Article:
There is a lot of information about helping students with processing disorders (such as dyslexia) with reading, but what about other conditions that can make reading difficult? How can teachers help students that struggle with reading because of autism?
Here is Reading Horizons Teacher Trainer, Shantell Berrett, answering this question (her answer is mostly targeted towards Reading Horizons program, however, the concepts she discusses reveal best practices in general):
Students with autism or students that have a low IQ respond well to instruction that is simple, systematic, and hands-on.
Students with autism have a difficult time filtering and prioritizing information because their brain sees every input as being equally important. This is the result of the way their working memory works. Because students with autism have a difficult time prioritizing information, a simple approach is very helpful. This helps remove the need for these students to have prioritize information while learning how to read.
As discussed, students with autism have a difficult time filtering and prioritizing information. Because of this students with autism prefer and work best in an environment that has a lot of structure and organization. Not only do they work well under a structured environment, but they also work well with a structured curriculum. A systematic course that only introduces one skill at a time and that progresses in a step by step fashion helps these students while they are learning to read.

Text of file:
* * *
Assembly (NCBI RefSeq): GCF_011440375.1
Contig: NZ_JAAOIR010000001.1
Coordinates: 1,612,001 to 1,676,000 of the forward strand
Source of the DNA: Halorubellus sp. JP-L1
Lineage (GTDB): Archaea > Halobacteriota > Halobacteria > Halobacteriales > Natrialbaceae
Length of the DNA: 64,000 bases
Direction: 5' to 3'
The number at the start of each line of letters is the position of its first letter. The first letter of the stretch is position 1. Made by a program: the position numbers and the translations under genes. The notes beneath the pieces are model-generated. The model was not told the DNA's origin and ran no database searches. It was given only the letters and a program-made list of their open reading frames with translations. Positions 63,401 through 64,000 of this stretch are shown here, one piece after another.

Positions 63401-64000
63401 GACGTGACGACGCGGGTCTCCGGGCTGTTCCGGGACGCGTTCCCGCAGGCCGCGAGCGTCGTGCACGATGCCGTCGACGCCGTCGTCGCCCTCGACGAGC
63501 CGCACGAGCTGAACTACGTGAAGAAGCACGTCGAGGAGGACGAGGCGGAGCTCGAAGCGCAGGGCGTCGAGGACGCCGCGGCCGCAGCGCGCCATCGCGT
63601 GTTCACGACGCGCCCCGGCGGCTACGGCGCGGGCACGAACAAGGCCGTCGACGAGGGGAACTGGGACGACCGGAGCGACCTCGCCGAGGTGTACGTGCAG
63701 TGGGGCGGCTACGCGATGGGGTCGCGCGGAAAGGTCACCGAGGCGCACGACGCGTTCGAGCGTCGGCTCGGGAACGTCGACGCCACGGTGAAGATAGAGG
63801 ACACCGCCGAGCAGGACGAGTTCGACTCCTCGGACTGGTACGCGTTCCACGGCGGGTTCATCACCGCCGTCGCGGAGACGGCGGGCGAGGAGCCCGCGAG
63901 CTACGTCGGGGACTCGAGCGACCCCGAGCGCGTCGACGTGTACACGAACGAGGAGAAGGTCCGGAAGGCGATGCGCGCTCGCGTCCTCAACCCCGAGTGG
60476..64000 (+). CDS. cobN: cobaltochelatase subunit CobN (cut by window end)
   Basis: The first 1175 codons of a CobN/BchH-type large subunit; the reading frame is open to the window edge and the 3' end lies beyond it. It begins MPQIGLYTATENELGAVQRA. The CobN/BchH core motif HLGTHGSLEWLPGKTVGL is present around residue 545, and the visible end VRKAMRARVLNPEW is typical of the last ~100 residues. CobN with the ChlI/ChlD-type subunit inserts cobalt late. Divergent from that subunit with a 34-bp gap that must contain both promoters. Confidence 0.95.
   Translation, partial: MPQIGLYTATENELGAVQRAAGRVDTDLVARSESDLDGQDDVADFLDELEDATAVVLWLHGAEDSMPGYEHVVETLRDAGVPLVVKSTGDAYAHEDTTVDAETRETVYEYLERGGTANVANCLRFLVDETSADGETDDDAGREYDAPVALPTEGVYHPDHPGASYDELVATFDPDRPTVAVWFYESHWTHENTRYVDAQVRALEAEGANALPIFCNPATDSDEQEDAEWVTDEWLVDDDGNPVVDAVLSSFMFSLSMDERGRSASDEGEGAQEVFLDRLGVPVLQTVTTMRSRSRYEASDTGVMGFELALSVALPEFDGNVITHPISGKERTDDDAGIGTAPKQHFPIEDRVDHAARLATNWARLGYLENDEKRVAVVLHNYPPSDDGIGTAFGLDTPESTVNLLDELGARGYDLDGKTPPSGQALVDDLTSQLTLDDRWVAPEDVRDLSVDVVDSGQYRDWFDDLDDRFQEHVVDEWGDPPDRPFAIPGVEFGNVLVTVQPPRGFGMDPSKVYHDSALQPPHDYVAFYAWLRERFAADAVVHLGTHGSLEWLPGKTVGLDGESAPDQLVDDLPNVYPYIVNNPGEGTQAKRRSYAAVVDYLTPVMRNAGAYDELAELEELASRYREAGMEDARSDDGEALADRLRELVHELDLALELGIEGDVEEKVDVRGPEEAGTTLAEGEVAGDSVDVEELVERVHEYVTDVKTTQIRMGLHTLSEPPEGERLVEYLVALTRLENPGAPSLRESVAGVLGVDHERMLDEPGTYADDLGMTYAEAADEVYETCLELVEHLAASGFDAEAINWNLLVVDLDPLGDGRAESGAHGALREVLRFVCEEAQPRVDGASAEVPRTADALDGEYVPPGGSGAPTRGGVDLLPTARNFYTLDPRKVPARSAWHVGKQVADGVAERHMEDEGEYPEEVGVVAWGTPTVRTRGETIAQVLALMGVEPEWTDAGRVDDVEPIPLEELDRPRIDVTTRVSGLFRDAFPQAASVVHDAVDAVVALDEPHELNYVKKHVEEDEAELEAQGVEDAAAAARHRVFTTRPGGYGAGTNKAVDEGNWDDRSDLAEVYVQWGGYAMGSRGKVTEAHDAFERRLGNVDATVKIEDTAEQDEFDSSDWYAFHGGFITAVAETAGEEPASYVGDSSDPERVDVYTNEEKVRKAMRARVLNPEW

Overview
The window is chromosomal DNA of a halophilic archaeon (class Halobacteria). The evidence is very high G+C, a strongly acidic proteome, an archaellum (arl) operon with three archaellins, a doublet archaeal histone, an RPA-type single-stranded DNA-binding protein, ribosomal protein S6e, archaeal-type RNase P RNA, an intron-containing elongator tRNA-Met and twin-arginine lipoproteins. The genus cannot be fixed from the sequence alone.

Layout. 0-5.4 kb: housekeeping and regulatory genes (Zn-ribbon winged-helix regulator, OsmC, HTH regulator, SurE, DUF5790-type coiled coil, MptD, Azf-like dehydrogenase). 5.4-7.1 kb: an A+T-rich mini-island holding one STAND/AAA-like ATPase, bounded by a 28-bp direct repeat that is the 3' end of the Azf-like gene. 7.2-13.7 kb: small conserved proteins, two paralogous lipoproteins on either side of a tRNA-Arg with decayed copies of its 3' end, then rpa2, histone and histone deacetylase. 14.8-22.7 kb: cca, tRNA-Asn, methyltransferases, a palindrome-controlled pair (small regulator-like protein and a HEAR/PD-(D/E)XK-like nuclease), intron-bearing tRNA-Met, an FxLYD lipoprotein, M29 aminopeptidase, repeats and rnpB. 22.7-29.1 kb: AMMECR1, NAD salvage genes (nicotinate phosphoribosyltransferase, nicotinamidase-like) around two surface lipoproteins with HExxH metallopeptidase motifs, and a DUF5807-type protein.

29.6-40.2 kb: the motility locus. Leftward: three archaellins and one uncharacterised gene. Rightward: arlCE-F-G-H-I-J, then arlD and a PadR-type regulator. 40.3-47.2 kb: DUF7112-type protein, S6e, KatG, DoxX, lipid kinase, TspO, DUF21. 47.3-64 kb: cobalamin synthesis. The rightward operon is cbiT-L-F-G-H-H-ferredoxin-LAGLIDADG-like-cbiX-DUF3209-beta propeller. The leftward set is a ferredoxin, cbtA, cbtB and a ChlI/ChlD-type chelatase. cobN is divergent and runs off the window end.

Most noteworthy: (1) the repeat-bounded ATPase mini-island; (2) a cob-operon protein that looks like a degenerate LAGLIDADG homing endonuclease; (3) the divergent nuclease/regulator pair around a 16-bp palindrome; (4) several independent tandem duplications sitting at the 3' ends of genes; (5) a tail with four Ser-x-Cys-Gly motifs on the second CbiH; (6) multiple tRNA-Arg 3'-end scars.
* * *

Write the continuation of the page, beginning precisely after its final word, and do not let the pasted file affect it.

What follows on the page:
Like many students, a visual, hands on, multisensory approach helps keep students with autism engaged in what they are learning. While learning, students with autism receive a lot of stimulus in their brain that causes them to move a lot. Multisensory instruction helps students with autism channel their urge to move into what they are learning.
Shantell mentions that there are some that argue that the best approach for teaching reading to students with autism is to have them memorize lists of words since they have a knack for memorization. BUT, Shantell points out that was the method that was believed to be the most beneficial for students with dyslexia for a long time, and as it was researched, found to be a poor approach for those students. A brain only has a capacity to remember so much. A simple, systematic, hands on approach is great because it empowers students with autism with skills that don’t make them reliant on memorization.